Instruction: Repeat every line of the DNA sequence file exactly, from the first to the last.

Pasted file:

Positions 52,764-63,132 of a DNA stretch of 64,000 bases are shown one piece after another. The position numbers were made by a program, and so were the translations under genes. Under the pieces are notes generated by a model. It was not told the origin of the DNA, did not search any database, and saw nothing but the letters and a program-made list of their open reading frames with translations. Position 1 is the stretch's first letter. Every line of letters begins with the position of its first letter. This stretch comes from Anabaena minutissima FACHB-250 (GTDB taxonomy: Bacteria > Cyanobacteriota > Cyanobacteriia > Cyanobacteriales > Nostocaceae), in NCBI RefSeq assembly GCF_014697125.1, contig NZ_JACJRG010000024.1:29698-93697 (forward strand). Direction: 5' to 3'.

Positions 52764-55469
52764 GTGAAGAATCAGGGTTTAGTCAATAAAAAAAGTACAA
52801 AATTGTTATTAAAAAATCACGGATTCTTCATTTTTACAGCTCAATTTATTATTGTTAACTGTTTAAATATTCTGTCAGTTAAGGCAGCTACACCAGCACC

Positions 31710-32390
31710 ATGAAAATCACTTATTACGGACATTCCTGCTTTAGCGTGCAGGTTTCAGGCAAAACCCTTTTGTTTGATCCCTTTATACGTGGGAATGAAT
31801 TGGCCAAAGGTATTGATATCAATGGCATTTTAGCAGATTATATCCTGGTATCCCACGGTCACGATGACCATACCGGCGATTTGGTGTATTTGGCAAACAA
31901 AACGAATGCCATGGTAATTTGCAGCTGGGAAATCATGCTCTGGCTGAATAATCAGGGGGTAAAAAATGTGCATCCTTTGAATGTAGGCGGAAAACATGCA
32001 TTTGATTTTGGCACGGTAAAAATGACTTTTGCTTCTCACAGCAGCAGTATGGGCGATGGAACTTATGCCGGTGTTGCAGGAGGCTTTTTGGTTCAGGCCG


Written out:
Positions 52,764-63,132 of a DNA stretch of 64,000 bases are shown one piece after another. The position numbers were made by a program, and so were the translations under genes. Under the pieces are notes generated by a model. It was not told the origin of the DNA, did not search any database, and saw nothing but the letters and a program-made list of their open reading frames with translations. Position 1 is the stretch's first letter. Every line of letters begins with the position of its first letter. This stretch comes from Anabaena minutissima FACHB-250 (GTDB taxonomy: Bacteria > Cyanobacteriota > Cyanobacteriia > Cyanobacteriales > Nostocaceae), in NCBI RefSeq assembly GCF_014697125.1, contig NZ_JACJRG010000024.1:29698-93697 (forward strand). Direction: 5' to 3'.

Positions 52764-55469
52764 GTGAAGAATCAGGGTTTAGTCAATAAAAAAAGTACAA
52801 AATTGTTATTAAAAAATCACGGATTCTTCATTTTTACAGCTCAATTTATTATTGTTAACTGTTTAAATATTCTGTCAGTTAAGGCAGCTACACCAGCACC

Positions 31710-32390
31710 ATGAAAATCACTTATTACGGACATTCCTGCTTTAGCGTGCAGGTTTCAGGCAAAACCCTTTTGTTTGATCCCTTTATACGTGGGAATGAAT
31801 TGGCCAAAGGTATTGATATCAATGGCATTTTAGCAGATTATATCCTGGTATCCCACGGTCACGATGACCATACCGGCGATTTGGTGTATTTGGCAAACAA
31901 AACGAATGCCATGGTAATTTGCAGCTGGGAAATCATGCTCTGGCTGAATAATCAGGGGGTAAAAAATGTGCATCCTTTGAATGTAGGCGGAAAACATGCA
32001 TTTGATTTTGGCACGGTAAAAATGACTTTTGCTTCTCACAGCAGCAGTATGGGCGATGGAACTTATGCCGGTGTTGCAGGAGGCTTTTTGGTTCAGGCCG